Daniel Eun, MD, Vice Chief of Robotic Surgery, Performs Nation's First Single Incision, Robotic-Assisted Kidney Repair of its Kind
A surgical team at Temple University Hospital performed the nation's first robotic-assisted repair of an obstructed kidney using a surgical system that is specifically designed to operate through a single, small incision at the patient's belly button.
Daniel Eun, MD, Temple University Hospital's Vice Chief of Robotic Surgery and Director of Minimally Invasive Robotic Urological Oncology, performed the surgery on a 47-year-old financial analyst from Bala Cynwyd, who suffered from ureteropelvic junction (UPJ) obstruction – a painful blockage of the drainage system that transmits urine from the kidney to the bladder. The surgery occurred on Thursday, April 19, 2012.
Dr. Eun performed a surgical procedure known as pyeloplasty, which is the treatment of an obstruction by reconstructing the connection between the healthy part of the kidney and the ureter – the narrow tube that carry urine to the bladder. Pyeloplasty is a technically challenging type of surgery, requiring the surgeon to make incisions in, perform the operation on, and apply sutures to very tiny structures in the body.
Traditional robotic surgical techniques (whereby miniature surgical instruments and cameras are placed through small incisions in the patient’s body and manipulated remotely by a skilled surgeon) typically require three to five abdominal incisions ranging in size from ¼ to ½ inches. Although urologists who are skilled in robotic surgery have done single-incision robotic pyeloplasty using the standard set-up of the robot which usually requires multiple ports (and therefore multiple incisions), they have encountered technical challenges because the robot wasn't designed to perform the operation through a single incision, explains Dr. Eun.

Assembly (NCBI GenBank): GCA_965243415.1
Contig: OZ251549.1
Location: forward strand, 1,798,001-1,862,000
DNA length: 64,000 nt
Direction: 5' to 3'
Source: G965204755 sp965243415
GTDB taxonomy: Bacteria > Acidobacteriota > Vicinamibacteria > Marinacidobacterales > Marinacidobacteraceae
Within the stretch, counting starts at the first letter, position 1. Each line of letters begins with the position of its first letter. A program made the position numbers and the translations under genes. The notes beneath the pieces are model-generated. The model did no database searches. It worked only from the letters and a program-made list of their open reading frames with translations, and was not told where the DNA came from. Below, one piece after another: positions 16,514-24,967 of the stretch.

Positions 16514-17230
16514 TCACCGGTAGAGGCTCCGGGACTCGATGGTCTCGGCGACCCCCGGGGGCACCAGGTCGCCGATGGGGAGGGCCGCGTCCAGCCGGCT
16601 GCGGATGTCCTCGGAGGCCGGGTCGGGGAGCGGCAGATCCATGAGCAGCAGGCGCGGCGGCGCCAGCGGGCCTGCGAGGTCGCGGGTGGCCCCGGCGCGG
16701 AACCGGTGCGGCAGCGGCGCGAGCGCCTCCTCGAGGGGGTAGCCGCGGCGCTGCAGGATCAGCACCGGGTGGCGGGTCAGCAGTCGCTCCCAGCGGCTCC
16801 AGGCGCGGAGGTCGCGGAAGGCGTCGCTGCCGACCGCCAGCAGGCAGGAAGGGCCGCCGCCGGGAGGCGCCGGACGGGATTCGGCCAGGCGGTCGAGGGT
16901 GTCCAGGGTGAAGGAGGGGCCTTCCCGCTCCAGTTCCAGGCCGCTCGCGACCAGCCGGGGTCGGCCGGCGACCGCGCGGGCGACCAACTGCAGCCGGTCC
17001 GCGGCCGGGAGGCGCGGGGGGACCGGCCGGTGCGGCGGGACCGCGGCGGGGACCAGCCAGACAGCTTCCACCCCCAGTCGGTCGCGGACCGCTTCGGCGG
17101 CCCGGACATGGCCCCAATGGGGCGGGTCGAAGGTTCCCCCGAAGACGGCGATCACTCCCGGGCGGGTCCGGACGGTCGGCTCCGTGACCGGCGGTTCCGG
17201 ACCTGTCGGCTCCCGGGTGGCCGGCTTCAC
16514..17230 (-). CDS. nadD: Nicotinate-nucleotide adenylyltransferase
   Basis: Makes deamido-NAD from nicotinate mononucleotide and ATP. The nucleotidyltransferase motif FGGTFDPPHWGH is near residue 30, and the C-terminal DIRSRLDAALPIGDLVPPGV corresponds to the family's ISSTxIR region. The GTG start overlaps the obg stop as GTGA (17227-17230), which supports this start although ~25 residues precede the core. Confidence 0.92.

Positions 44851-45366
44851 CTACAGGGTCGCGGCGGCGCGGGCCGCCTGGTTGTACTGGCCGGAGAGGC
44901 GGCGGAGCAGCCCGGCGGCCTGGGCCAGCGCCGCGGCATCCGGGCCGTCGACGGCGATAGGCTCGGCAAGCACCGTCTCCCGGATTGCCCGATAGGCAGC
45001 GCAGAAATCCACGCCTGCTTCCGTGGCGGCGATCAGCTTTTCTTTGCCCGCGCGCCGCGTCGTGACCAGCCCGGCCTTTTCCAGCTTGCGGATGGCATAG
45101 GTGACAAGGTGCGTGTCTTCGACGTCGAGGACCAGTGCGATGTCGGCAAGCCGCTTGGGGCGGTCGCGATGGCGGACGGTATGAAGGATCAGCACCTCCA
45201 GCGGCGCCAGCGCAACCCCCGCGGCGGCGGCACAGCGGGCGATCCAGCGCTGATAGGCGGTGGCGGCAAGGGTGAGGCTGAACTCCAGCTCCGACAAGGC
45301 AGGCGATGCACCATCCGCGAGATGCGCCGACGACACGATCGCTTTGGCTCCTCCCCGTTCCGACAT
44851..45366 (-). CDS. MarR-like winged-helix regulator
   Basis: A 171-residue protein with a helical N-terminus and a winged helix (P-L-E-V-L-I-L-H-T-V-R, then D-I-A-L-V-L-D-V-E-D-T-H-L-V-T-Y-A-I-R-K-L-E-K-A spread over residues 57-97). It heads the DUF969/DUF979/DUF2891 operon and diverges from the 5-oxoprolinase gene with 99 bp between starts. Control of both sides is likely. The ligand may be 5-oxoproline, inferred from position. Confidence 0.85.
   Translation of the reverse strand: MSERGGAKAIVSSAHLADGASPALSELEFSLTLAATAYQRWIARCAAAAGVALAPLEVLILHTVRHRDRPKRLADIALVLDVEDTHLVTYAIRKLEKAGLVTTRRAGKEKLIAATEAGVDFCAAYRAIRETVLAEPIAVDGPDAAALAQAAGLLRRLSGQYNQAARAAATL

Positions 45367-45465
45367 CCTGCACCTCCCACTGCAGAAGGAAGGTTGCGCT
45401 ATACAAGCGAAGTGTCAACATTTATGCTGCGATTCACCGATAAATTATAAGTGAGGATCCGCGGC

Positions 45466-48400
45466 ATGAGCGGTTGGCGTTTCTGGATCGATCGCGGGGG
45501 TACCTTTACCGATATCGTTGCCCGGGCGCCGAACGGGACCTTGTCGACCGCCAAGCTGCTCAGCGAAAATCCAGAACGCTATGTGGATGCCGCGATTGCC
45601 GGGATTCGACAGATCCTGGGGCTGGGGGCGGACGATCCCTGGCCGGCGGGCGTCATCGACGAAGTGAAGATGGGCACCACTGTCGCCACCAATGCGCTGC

"My surgical team and I were able to perform this delicate pyeloplasty procedure – removing the blocked section of the kidney and repairing its drainage system – through a single, small incision using a brand-new operating platform for Temple University Hospital's da Vinci® surgical robot that is specially-designed for single-incision robotic surgery," says Dr. Eun.
"Minimizing the size and number of incisions may improve a patient's recovery and decrease pain after surgery. Using a platform that improves the surgeon's ability to manipulate the instruments with greater range of motion through that single incision truly brings the greatest benefits to patients," Dr. Eun explains.
The patient had the operation on a Thursday and was back at work on Monday without even needing aspirin.
Dr. Eun is an expert in complex minimally invasive and reconstructive surgeries involving cancer of the prostate, kidneys, adrenal glands, testes, bladder and ureters.
Note: Dr. Eun receives nominal honoraria from Intuitive Surgical (the company that manufactures the da Vinci® Surgical System) for occasional educational activities.
For more information or to schedule an appointment with a Temple urologist, call 1-800-TEMPLE-MED (1-800-836-7536).
Date Published: Friday, May 04, 2012
back | view all news